DEEP IN OLYMPIC National Park in Washington is the quietest place in the United States. In 2005, one square inch of Hoh Rain Forest—marked by a small red stone—was designated for sound protection.
The logic is simple, according to acoustic ecologist Gordon Hempton: If anthropogenic (human-caused) noise can impact many square miles, as scientists have observed, then a natural point of silence, protected from such sound, can also impact many square miles around it.
Preserving natural silence and setting limits on our human sonic footprint, on land and underwater, is a leading edge of ecological practice and regulation. Similar to the dark-sky movement to reduce light pollution, Hempton cofounded Quiet Parks International to defend natural silence.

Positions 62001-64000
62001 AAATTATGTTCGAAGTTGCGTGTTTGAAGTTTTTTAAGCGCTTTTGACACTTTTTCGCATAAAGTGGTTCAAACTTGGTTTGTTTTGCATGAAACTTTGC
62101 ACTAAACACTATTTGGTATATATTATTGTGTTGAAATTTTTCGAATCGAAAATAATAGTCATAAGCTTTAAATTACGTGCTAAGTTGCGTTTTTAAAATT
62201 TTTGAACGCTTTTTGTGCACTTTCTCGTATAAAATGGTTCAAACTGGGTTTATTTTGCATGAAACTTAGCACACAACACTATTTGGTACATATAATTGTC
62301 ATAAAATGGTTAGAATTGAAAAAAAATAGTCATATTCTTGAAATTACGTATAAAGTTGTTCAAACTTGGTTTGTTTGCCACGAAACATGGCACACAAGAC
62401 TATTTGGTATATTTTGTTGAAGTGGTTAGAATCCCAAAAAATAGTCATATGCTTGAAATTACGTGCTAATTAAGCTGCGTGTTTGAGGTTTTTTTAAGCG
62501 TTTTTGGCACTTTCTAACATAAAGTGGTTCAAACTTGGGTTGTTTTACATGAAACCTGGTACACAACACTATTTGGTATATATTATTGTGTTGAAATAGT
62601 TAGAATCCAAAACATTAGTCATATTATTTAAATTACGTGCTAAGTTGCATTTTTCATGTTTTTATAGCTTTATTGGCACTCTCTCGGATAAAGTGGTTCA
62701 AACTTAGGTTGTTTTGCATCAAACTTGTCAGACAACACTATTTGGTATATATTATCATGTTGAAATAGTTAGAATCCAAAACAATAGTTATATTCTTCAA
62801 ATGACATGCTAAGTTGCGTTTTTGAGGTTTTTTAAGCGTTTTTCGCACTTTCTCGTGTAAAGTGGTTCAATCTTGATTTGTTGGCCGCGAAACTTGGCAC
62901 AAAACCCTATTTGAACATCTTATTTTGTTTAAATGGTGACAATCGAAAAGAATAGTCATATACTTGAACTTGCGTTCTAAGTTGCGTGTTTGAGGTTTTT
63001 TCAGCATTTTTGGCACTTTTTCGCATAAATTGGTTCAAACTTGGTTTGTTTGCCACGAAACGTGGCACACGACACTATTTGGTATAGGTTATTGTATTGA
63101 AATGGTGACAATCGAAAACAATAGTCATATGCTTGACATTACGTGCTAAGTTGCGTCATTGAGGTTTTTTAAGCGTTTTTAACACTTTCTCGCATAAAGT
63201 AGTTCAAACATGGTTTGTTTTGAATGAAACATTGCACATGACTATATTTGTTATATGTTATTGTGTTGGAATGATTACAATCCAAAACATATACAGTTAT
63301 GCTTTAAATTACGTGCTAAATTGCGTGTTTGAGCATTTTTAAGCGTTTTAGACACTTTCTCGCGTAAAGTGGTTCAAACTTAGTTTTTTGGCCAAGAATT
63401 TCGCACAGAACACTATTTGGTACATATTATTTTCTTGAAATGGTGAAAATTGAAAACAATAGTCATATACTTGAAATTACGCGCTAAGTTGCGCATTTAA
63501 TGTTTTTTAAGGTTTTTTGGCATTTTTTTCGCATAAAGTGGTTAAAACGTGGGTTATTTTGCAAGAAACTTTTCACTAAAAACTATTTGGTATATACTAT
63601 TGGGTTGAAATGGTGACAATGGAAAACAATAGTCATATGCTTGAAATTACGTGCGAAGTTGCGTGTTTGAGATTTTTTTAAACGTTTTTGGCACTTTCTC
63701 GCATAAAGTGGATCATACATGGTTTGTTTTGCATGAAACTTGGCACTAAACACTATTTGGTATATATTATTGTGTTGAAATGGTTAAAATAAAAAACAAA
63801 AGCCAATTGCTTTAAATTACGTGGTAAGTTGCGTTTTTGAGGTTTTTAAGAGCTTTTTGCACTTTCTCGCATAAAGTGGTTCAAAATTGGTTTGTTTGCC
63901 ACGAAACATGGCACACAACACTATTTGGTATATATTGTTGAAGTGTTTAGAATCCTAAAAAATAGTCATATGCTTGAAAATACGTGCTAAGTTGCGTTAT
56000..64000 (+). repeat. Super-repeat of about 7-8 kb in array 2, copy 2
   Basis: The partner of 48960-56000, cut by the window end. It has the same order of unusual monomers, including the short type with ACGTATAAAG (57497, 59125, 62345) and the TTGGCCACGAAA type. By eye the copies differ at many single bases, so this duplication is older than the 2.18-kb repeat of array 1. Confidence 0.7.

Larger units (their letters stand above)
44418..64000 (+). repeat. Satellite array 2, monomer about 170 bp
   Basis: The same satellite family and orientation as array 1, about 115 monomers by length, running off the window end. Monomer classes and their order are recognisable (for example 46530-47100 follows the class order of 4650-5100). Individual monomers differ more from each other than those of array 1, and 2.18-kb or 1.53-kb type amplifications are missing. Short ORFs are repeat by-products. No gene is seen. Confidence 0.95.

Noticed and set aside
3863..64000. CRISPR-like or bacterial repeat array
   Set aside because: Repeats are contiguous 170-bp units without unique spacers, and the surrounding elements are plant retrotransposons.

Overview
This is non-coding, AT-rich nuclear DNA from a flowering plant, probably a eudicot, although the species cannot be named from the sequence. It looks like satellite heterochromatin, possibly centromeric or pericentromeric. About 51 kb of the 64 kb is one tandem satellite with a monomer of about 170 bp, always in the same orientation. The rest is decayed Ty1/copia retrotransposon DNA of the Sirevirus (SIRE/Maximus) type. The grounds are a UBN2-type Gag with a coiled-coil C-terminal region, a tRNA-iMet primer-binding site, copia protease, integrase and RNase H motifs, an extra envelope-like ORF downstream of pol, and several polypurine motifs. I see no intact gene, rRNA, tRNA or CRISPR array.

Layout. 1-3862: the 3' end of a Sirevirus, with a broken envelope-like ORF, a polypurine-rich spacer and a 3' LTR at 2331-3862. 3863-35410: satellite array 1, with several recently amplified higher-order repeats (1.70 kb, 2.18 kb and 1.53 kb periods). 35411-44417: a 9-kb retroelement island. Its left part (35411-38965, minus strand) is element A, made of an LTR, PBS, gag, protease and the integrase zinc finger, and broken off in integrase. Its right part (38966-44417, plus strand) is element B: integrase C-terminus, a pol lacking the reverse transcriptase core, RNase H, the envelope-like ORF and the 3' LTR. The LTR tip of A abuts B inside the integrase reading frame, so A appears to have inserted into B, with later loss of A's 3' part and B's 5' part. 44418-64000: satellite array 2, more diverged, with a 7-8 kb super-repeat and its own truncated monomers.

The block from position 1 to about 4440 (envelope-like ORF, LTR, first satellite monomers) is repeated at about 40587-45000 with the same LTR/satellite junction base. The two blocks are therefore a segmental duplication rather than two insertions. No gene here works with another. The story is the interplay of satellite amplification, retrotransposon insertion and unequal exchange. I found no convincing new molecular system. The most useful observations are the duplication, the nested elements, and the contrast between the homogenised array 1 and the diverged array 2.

For billions of years, the Earth was very quiet. Only the low pounding of waves, rivers of wind, thunder. No birdsong, no frog choruses, no insect beatbox. With flowers came winged pollinators and, eventually, an explosion of nature’s creaturely orchestral arrangements.